European hazardous waste management is improving, but its prevention needs attention
A new European Environment Agency (EEA) report calls for greater efforts to prevent the build-up of hazardous waste across Europe. The EEA report investigates the effective implementation of Member State’s waste prevention programmes. It looks at the different waste streams that are considered to be most dangerous to human health and the environment. This latest study looks at current trends in hazardous waste generated both throughout the EU based on the latest data available. It provides an overview of waste prevention objectives, targets, indicators, and measures. At a reported 100 million tonnes, hazardous waste accounted for close to 4% of the 2.5 billion tonnes of waste generated across the European Union in 2012. The predominant types of hazardous waste were:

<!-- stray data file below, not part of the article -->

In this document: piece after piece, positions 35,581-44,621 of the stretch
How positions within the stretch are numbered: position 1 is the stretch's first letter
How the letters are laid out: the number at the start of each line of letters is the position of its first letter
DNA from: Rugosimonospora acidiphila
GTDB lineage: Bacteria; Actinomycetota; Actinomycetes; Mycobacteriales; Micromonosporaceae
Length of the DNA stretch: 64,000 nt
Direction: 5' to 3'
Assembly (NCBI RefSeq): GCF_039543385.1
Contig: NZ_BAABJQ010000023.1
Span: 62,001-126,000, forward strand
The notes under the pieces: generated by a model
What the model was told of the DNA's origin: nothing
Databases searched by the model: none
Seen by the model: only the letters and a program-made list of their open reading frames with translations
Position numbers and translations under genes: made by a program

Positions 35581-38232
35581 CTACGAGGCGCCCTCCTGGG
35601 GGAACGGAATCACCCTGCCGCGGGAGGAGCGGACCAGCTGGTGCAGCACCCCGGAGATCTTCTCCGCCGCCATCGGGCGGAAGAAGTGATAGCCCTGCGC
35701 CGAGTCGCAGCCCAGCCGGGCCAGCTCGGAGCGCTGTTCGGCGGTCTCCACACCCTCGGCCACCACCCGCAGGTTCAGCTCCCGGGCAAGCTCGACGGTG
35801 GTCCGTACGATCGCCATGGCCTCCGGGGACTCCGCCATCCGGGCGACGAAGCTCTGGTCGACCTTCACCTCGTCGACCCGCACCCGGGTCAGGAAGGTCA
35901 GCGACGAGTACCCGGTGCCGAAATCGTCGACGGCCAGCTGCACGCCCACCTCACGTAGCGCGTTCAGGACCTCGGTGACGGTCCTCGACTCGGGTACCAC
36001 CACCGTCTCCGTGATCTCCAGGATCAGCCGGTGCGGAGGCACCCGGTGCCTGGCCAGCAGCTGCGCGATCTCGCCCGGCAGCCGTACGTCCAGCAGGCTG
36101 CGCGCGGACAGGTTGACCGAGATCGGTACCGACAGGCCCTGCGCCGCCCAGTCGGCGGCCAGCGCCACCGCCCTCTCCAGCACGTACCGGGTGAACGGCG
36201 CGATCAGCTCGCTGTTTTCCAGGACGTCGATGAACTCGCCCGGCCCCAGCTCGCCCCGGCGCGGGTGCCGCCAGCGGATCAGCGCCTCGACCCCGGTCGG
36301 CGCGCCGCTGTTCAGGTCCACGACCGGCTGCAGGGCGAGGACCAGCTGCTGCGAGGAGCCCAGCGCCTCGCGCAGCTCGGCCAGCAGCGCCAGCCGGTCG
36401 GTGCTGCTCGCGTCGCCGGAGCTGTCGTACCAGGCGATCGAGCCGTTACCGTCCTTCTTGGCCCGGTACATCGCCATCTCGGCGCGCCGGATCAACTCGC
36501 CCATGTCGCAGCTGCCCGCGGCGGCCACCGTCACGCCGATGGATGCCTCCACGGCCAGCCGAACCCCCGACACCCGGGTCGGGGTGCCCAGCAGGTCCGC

· mineral and solidified wastes;
· chemical and medical wastes;
· construction, mining and quarrying wastes;
Total hazardous waste generation has increased slightly since 2008, according to the report. More than half of the reviewed waste prevention programmes include measures to reduce the generation of hazardous waste. Most of the measures are linked to curbing production and including bans on toxic materials. However, prevention of hazardous waste appears to have lower priority than management aspects, and limited financial support. Prioritisation at the EU level is one of the drivers for better prevention at national or regional levels, the report says.
More information about waste prevention programmes is available in individual country/region fact sheets.